Hoping for Some Bumps and Bruises by Ben Snyder, Head of Upper School
An occupational hazard for me is encountering countless articles and books on teaching, learning, adolescent behavior, the brain, education and parenting. It is rare when something strikes me as so simple, so clear and so relevant that, if I could, I would make it mandatory reading for Nobles parents. Yet this summer I came across two pieces that I would recommend without hesitation to every family connected to Nobles.
Wendy Mogel’s The Blessing of a B Minus (Click here to check it out on Amazon.com) and the July/August cover story of The Atlantic: "How the Cult of Self-Esteem is Ruining our Kids – How to Land your Kid in Therapy" (Click here for the article) are simply the two best pieces on parenting I’ve encountered in years. The central themes presented in both revolve around how important it is for our children to develop—on their own—the skills and capacities of resilience and perseverance they will need to develop their identities and ultimately lead fulfilling lives.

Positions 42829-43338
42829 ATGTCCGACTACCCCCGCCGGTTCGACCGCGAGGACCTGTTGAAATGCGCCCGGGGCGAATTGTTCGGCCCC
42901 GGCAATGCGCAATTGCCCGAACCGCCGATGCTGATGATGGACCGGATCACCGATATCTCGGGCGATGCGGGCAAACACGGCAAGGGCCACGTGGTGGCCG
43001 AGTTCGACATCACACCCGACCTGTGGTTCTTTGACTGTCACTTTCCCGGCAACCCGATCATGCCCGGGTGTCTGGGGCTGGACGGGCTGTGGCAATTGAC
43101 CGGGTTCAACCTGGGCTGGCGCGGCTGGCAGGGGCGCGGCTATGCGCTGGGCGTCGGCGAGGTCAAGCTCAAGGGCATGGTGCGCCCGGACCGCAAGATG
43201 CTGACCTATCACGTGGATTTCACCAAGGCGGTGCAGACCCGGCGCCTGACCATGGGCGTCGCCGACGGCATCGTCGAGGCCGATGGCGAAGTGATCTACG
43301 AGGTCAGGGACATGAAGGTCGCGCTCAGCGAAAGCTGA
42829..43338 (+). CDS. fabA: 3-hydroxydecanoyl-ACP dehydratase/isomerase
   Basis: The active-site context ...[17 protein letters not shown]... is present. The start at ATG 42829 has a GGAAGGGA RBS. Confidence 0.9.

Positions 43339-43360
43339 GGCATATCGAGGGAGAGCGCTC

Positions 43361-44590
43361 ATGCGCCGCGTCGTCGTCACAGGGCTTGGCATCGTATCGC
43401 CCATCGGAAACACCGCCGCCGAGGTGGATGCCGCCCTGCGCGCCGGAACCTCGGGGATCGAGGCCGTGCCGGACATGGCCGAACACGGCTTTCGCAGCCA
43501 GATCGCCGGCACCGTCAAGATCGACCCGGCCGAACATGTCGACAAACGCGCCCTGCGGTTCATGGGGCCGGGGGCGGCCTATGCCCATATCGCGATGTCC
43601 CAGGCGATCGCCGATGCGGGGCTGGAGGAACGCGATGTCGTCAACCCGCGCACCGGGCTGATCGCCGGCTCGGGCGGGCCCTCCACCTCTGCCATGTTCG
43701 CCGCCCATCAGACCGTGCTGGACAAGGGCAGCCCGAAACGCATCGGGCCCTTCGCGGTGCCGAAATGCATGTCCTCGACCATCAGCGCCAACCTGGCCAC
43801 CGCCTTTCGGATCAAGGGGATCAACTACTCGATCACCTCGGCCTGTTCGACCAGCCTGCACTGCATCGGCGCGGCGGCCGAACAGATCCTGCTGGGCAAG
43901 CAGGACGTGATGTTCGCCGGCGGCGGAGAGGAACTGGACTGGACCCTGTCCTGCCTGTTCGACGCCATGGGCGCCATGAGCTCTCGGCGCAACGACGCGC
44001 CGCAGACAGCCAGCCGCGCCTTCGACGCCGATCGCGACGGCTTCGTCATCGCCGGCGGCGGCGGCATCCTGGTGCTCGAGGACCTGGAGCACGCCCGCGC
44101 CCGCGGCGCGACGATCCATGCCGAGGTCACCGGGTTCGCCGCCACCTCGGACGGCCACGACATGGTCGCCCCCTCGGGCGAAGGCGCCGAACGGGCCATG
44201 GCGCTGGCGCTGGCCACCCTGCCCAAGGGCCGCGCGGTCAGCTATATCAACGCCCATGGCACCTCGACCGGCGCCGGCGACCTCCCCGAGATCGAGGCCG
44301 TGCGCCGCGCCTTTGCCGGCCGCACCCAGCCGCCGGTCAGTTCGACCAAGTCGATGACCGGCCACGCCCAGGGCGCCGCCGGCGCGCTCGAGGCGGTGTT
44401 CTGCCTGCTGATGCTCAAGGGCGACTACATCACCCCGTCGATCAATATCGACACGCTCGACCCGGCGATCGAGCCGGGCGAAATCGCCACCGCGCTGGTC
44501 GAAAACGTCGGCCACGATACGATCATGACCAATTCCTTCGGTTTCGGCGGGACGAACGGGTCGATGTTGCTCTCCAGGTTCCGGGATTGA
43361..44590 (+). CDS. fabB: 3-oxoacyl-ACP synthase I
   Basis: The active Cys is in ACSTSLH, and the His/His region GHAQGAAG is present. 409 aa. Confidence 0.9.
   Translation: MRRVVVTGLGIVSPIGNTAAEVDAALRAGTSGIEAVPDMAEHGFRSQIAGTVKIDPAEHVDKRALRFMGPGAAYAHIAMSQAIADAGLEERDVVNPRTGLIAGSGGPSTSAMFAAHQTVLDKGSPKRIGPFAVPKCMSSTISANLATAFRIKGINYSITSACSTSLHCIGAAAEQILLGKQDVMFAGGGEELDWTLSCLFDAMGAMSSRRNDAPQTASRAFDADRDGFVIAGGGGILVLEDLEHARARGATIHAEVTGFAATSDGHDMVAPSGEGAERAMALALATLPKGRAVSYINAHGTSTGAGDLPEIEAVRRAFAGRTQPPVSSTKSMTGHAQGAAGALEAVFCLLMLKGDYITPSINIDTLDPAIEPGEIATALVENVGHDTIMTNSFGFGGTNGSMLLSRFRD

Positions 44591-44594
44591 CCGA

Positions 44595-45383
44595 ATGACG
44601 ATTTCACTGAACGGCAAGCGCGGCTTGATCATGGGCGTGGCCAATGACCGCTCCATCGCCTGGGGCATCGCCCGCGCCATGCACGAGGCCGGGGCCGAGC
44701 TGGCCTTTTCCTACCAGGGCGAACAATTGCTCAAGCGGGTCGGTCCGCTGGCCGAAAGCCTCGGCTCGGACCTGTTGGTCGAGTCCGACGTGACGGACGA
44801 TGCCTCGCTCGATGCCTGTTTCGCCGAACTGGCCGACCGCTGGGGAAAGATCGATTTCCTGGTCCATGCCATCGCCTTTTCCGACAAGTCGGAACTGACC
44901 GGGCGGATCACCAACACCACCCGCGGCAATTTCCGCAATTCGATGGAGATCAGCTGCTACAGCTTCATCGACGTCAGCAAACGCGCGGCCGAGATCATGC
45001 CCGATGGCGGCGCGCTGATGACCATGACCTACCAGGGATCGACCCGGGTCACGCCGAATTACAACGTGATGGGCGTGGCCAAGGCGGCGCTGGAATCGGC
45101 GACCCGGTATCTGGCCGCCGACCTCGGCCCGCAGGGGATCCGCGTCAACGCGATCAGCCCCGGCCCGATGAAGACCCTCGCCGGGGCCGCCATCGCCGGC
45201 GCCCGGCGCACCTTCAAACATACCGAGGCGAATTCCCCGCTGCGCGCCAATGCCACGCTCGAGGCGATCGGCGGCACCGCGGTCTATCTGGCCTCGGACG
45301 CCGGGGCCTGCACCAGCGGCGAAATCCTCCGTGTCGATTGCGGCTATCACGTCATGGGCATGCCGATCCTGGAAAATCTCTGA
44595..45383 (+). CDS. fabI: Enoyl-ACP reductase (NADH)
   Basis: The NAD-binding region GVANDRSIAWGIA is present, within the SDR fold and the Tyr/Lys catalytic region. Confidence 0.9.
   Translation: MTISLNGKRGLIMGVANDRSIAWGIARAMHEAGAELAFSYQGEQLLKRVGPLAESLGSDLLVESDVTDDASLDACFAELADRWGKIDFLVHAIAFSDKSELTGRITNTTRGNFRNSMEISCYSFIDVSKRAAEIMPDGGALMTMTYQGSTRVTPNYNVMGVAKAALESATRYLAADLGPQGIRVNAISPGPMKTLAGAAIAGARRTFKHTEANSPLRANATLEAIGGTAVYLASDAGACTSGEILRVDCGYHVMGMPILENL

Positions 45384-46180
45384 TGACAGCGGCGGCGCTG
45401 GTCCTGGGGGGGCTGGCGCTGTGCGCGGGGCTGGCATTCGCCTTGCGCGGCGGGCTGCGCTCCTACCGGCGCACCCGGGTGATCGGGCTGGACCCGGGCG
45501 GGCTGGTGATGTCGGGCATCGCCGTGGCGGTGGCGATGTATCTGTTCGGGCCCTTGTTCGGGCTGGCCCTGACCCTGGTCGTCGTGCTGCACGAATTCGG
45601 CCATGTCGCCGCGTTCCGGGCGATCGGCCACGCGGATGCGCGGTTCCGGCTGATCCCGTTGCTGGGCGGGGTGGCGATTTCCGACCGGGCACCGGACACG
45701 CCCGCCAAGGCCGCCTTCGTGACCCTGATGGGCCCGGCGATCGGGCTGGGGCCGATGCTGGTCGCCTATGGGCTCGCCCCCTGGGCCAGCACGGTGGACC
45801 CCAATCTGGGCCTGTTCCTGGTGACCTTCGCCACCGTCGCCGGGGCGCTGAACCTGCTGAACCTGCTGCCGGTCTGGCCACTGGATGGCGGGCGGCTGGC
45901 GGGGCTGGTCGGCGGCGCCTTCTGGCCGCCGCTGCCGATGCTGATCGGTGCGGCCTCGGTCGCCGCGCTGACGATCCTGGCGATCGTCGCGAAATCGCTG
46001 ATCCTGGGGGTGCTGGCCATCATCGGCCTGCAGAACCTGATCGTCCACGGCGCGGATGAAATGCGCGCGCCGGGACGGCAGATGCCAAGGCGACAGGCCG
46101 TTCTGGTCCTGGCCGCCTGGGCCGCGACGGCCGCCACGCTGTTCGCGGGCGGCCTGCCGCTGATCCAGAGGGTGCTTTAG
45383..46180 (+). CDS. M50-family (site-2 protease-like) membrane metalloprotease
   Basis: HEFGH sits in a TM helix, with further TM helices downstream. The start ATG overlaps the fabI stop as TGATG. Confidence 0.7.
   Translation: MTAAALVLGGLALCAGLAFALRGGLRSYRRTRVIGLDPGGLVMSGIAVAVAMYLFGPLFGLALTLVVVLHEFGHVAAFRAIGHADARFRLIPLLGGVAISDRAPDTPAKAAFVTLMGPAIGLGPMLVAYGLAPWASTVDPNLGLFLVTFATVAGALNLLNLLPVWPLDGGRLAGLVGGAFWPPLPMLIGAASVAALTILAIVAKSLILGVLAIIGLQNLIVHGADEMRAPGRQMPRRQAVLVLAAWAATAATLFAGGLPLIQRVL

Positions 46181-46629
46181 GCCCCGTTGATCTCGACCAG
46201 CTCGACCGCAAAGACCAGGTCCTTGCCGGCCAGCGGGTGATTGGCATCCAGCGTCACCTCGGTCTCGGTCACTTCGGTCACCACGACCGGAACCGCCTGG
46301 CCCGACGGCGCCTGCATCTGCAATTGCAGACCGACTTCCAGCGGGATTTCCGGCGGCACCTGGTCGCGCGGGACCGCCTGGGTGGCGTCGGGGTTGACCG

Unfortunately, resilience and perseverance are often best developed when things don’t go well and one has to find ways to respond positively to disappointment or setback (for me, this was the primary value of initially being cut from and ultimately playing for teams in high school and college). As I read these two works I couldn’t help but think back to when our own children were in elementary school and at Nobles; Did Sarah and I rush to their defense too quickly if something went wrong or rationalize their misdeeds or mistakes in some way? Did we give them enough independence to make their own mistakes and learn from them? It is in those bumps and bruises of adolescence (not getting the desired role in the play, not receiving the hoped-for grade in a tough class, not making that aspired-for team, and/or making mistakes or bad choices) during which resilience and perseverance are developed.
During the course of this excruciatingly difficult summer for our nation politically and economically, I kept thinking about what we need to teach Nobles students to be effective leaders in that kind of environment, and I kept coming back to two things. First, we need to teach our students to be people of utmost integrity and character. Second (and more salient to this newsletter article), our children need to learn to weather tough storms on their own, finding (for themselves) ways to move forward from disappointment and to be realistic about the problems they face.
Go buy the book, download the article and find some time to sit, read, and reflect. I look forward to the ongoing conversation and a good 2011-'12 school year.